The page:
Evaluating and expressing the propagation of uncertainty in chemical fate and bioaccumulation models

Authors

  • Matthew MacLeod,

    1. Canadian Environmental Modelling Centre, Environmental and Resource Studies, Trent University, Peterborough, Ontario K9J 7B8, Canada
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  • Alison J. Fraser,

    1. Canadian Environmental Modelling Centre, Environmental and Resource Studies, Trent University, Peterborough, Ontario K9J 7B8, Canada
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  • Don Mackay

    Corresponding author
    1. Canadian Environmental Modelling Centre, Environmental and Resource Studies, Trent University, Peterborough, Ontario K9J 7B8, Canada
    • Canadian Environmental Modelling Centre, Environmental and Resource Studies, Trent University, Peterborough, Ontario K9J 7B8, Canada
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Abstract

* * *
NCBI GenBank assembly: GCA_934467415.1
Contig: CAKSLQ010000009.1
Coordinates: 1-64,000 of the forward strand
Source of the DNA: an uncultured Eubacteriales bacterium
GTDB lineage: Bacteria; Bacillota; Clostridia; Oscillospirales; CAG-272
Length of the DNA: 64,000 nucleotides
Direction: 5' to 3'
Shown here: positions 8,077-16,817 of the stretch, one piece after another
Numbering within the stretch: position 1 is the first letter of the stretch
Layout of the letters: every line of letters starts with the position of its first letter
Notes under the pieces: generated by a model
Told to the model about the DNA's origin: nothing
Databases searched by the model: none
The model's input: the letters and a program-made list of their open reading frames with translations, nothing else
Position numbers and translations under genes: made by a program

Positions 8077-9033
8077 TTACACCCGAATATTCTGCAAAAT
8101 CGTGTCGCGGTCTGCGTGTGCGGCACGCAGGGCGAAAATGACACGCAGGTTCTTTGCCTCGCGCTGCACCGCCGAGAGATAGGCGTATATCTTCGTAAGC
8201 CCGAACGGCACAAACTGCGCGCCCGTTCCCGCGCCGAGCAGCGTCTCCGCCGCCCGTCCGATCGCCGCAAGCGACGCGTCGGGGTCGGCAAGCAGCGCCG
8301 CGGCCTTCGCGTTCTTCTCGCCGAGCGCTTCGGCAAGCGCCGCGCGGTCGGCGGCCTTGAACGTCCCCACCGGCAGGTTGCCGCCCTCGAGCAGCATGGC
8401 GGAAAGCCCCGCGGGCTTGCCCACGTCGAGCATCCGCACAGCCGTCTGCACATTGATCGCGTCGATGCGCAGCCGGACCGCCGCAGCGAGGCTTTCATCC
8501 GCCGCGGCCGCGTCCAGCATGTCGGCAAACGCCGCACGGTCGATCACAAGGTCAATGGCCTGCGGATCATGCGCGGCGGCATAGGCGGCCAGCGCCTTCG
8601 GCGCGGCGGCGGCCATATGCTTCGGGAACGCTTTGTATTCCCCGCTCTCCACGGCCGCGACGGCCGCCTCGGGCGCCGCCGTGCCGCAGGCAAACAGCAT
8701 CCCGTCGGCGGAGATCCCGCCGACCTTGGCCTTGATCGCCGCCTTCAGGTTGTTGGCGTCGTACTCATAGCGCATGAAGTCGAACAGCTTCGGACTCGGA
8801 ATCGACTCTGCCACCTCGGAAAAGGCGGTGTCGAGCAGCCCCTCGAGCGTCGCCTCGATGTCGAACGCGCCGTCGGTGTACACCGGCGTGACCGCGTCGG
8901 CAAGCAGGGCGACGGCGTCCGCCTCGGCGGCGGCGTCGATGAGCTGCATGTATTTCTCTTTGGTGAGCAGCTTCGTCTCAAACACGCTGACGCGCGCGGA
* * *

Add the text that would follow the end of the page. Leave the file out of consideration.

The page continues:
First-order analytical sensitivity and uncertainty analysis for environmental chemical fate models is described and applied to a regional contaminant fate model and a food web bioaccumulation model. By assuming linear relationships between inputs and outputs, independence, and log-normal distributions of input variables, a relationship between uncertainty in input parameters and uncertainty in output parameters can be derived, yielding results that are consistent with a Monte Carlo analysis with similar input assumptions. A graphical technique is devised for interpreting and communicating uncertainty propagation as a function of variance in input parameters and model sensitivity. The suggested approach is less calculationally intensive than Monte Carlo analysis and is appropriate for preliminary assessment of uncertainty when models are applied to generic environments or to large geographic areas or when detailed parameterization of input uncertainties is unwarranted or impossible. This approach is particularly useful as a starting point for identification of sensitive model inputs at the early stages of applying a generic contaminant fate model to a specific environmental scenario, as a tool to support refinements of the model and the uncertainty analysis for site-specific scenarios, or for examining defined end points. The analysis identifies those input parameters that contribute significantly to uncertainty in outputs, enabling attention to be focused on defining median values and more appropriate distributions to describe these variables.

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